For the armor pieces I sculpt in a completed different manner. I try to keep the model in a low subdivision state so that it is easier to smooth and shape it as much as possible before going to higher on divisions. This stops me from becoming too attached to the form in case I need to perform radical changes that require remeshing. Sometimes I convert the model to DynaMesh after the first remesh to help me define the overall shape, but I always do a ZRemesh before adding detail.

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Properly dressed strong dude

Step 4: Retopology madness

3ds Max is my mother ship so I went back to it for retopology and modeling the additional things like the sword and belt detail. The all quads topology puzzles are one of my favorite pastimes, it's almost an obsession of mine searching for better topology solutions. As I planned to give the body a 32 bits displacement map I didn't try to reproduce all of the anatomical detail in the animation mesh, but instead I went for a mesh that would deform nicely once rigged.

For the face I like to use HippyDrome topology - this guy developed Pixar's topology and facial rigging pipeline. His theory on the subject is the best formulated I've seen and his facial topology deforms nicely.

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Wireframes on fire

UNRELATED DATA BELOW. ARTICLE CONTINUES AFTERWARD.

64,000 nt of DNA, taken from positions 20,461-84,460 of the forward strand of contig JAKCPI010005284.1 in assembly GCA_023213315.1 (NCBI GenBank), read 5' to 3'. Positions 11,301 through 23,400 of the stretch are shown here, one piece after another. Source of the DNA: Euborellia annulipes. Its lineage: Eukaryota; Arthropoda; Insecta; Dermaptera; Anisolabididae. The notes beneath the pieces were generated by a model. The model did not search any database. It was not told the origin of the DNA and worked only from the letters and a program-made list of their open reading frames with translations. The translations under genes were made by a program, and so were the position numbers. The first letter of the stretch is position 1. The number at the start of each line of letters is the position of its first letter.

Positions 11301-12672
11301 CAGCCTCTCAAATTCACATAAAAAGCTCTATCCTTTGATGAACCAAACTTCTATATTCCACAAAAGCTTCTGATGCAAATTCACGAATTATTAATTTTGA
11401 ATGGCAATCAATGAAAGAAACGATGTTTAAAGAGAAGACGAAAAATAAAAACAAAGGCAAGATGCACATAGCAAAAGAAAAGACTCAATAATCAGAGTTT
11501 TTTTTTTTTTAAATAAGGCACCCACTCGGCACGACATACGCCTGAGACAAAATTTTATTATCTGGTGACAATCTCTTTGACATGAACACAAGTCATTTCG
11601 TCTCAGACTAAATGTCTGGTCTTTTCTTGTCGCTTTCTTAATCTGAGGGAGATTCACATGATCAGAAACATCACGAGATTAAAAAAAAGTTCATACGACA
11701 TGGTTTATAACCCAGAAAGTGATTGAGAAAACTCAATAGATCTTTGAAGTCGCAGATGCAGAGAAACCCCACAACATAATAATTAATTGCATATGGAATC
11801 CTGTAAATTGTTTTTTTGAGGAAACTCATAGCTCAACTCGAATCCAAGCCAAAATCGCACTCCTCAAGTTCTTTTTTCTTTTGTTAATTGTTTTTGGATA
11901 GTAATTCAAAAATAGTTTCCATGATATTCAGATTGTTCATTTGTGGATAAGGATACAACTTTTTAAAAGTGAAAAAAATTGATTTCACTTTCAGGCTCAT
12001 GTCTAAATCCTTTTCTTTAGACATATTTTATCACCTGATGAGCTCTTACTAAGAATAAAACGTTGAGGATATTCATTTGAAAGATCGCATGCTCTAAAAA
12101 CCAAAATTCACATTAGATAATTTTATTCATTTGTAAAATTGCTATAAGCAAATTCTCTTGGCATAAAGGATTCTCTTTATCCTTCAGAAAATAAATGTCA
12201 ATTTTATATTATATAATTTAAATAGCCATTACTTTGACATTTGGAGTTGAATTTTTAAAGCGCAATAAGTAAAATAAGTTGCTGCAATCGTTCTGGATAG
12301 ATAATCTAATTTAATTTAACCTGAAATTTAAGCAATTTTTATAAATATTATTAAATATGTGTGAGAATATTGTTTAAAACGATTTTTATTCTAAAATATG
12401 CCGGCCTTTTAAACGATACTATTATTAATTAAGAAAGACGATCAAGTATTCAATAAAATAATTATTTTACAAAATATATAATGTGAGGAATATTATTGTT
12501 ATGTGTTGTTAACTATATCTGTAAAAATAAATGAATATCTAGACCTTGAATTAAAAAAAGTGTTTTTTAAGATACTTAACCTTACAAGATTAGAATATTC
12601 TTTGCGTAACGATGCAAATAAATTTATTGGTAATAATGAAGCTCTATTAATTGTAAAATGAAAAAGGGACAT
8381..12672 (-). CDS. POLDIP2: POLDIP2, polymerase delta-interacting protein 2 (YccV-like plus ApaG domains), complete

Step 5: Navigating uncharted waters

In every project we hit a point when we don't know how to do something; this is all part of the fun and it stops our work from becoming routine and stale. In this project, I had no clue how to model braided hair and braided leather. For the hair I used a cool trick with a spline and two ripple modifiers with gizmos rotated 90 degrees from each other; then I copied it three times and bang, I had a braid. In the end I decided to save on some polys by giving them some thickness, putting a hair texture and a bump instead of using the splines to grow real hair. By placing a spline deformer modifier on the finished braid I was able to position and to replicate it.

For the suspenders I did a quick version of the shape using a plane, unwrapped it and used a nice script called "UV to mesh" to flatten the model based on its UVs. The next step was to model tile-like interlaced leather and fill my flattened model with it. To finish up I used a skin-wrap modifier to glue the pattern in the flat model, and then morphed it back into position.

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Braided polys

Step 6: The key to extreme detail

Time to have some fun with UVs! Who am I kidding, UVs are boring, but if you did your homework and have good topology it is over with quickly. I unwrapped every single object and used the auto packing; unfortunately I still needed to improve the computers work by doing a better layout and avoiding wasted spaces.

As I knew I wanted an obscene amount of detail on this guy, and ZBrush only exports a maximum file size of 8K, I divided the model in to several UVs in order to export multiple maps later. The armor was easy; I divided it into upper metal, lower metal, upper leather, lower leather, cloth and brass. The body was another story. As a single 8k map isn't nearly enough to hold the pore detail for the whole body the solution was multi tiling UVs. To do this I laid out a part of the model using the entire UV space, selected it all, and moved it numerically up one unit and repeat. The result is a model that can have multiple 8k maps.

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Multi tiling UVs for the body

continued on next page >